Dylan has rarely written about the world of prostitution, and we can’t really know why he suddenly decided to do a song about it now, but it is interesting to listen to his introduction to the live recording.

In one way however this was a clear forerunner of the Basement era songs about the strangest people one could ever meet.  Yet it is not so much about the lady, but the look of the men who leave her house that fascinates Dylan. And it continued to be that way for several years.

What else is on the site

1: Over 460 reviews of Dylan songs.  There is an index to these in alphabetical order on the home page, and an index to the songs in the order they were written in the Chronology Pages.

2: The Chronology.  We’ve taken the songs we can find recordings of and put them in the order they were written (as far as possible) not in the order they appeared on albums.  The chronology is more or less complete and is now linked to all the reviews on the site.  We have also produced overviews of Dylan’s work year by year.     The index to the chronologies is here.

3: Bob Dylan’s themes.  We publish a wide range of articles about Bob Dylan and his compositions.  There is an index here.

4:   The Discussion Group    We now have a discussion group “Untold Dylan” on Facebook.  Just type the phrase “Untold Dylan” in, on your Facebook page or follow this link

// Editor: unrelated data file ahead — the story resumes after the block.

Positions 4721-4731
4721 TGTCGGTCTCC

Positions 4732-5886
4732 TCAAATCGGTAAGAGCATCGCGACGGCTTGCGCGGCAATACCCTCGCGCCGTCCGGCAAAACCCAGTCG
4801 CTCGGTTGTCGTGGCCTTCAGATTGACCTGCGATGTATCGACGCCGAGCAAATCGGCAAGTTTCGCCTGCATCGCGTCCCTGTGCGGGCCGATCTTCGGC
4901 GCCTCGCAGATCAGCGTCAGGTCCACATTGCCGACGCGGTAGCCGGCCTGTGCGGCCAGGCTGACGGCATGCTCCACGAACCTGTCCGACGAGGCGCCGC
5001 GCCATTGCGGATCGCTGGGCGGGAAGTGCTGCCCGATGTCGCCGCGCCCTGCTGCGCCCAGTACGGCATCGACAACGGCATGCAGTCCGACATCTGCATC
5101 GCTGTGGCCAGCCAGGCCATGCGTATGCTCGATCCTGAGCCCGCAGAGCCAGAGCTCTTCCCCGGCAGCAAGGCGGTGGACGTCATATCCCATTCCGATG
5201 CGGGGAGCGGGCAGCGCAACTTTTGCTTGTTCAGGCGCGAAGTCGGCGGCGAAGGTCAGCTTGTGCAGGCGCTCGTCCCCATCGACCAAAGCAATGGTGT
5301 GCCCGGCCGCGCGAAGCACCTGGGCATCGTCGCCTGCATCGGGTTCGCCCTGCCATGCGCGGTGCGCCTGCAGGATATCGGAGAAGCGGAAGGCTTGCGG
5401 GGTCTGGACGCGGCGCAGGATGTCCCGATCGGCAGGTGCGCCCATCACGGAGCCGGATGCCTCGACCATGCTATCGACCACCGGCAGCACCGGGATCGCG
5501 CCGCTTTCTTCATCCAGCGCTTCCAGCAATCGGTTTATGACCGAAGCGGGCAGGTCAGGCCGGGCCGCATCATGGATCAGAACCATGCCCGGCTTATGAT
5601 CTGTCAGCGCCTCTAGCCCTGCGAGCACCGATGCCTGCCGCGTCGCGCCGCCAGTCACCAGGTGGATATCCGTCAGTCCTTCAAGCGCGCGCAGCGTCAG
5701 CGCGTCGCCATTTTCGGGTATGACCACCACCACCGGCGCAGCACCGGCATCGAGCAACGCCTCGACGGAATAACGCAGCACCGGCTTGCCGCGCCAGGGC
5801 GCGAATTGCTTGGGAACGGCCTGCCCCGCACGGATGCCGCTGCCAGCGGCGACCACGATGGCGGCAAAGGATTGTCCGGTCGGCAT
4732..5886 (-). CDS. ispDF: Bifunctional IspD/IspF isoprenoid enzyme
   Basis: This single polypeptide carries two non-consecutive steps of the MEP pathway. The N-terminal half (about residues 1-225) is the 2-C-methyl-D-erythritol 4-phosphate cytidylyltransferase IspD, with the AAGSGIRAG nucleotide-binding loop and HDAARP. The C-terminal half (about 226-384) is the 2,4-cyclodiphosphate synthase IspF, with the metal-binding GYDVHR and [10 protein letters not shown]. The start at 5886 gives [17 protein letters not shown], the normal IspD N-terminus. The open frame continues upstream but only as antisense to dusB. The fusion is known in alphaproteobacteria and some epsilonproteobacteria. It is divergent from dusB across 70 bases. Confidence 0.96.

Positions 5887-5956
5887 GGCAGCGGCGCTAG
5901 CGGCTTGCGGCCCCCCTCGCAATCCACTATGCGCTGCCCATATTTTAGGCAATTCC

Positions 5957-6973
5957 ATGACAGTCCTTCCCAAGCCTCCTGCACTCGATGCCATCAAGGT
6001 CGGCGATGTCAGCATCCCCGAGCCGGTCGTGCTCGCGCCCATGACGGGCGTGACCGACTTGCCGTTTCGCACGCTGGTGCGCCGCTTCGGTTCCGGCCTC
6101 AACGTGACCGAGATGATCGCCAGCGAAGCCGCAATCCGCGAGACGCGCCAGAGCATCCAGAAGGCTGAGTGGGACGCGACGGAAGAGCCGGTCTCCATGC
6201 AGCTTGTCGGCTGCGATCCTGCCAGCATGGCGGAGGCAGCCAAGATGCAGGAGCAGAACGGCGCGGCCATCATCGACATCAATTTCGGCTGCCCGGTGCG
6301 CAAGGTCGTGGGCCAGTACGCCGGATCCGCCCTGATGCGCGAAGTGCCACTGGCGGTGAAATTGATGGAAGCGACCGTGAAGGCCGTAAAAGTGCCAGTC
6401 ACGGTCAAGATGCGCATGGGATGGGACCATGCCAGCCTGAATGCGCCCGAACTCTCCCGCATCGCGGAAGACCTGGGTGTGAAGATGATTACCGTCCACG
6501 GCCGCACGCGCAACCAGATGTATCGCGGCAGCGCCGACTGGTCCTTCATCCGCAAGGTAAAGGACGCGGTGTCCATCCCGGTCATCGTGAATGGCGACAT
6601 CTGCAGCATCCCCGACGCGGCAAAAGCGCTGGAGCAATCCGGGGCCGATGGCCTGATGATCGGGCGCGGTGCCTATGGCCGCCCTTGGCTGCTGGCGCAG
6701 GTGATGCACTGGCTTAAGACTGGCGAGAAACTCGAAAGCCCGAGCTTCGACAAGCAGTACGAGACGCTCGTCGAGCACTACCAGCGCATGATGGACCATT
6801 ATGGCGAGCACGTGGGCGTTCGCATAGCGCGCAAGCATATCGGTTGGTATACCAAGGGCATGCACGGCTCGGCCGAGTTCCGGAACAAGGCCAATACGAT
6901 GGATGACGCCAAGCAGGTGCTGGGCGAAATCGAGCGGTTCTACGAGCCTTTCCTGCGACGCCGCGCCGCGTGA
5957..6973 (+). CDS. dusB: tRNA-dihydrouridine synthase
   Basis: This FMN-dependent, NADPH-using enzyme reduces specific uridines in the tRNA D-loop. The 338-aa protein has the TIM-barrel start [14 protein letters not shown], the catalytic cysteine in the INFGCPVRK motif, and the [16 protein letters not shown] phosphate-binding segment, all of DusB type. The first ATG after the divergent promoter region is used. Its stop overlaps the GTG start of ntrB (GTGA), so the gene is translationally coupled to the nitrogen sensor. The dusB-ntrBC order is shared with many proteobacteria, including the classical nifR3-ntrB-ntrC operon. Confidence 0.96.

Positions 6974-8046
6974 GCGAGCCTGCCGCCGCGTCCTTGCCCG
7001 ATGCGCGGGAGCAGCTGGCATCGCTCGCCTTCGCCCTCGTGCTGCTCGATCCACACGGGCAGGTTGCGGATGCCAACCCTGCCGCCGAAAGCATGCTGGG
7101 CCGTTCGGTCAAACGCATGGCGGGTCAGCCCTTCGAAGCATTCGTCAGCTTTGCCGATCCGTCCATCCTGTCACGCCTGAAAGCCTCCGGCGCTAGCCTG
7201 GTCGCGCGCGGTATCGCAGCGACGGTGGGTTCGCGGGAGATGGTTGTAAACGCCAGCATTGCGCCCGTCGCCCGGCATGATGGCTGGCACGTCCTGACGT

5:  Bob Dylan’s creativity.   We’re fascinated in taking the study of Dylan’s creative approach further.  The index is in Dylan’s Creativity.

6: You might also like: A classification of Bob Dylan’s songs and partial Index to Dylan’s Best Opening Lines and our articles on various writers’ lists of Dylan’s ten greatest songs.

And please do note   The Bob Dylan Project, which lists every Dylan song in alphabetical order, and has links to licensed recordings and performances by Dylan and by other artists, is starting to link back to our reviews



  1. Side2, track 4: Are You Now Or Have You Ever Been
    (His Gotham Ingress)
    .1974 Kornyfone Bootleg LP

  2. With the New Orleans reference in the title and the use of the word “fix,” I would suggest the woman at one-oh-three is a hoodoo lady, rather than a prostitute.

  3. //Dylan has rarely written about the world of prostitution//

    I disagree. Dylan has always written about women who take your money and steal your mind.
    Saint Annie and Sweet Melinda that Tom Thumb encountered in Juarez are clearly prostitutes, as is the “this girl from France” in the Dylan’s 115th Dream.

    The venal nature of the encounter and the mechanics of the sex act in 4th Time Around also point in the same direction.

    Later songs like Frankie Lee and A Simple Twist of Fate and many on the Desire album also involve prostitutes.

    In all cases, the narrator client finds himself back on the street (in the dirt), feeling empty and cheated. This is seen most starkly in J L Tom Thumb’s Blues, where the encounter seems to have cost the writer his soul and his poetic voice.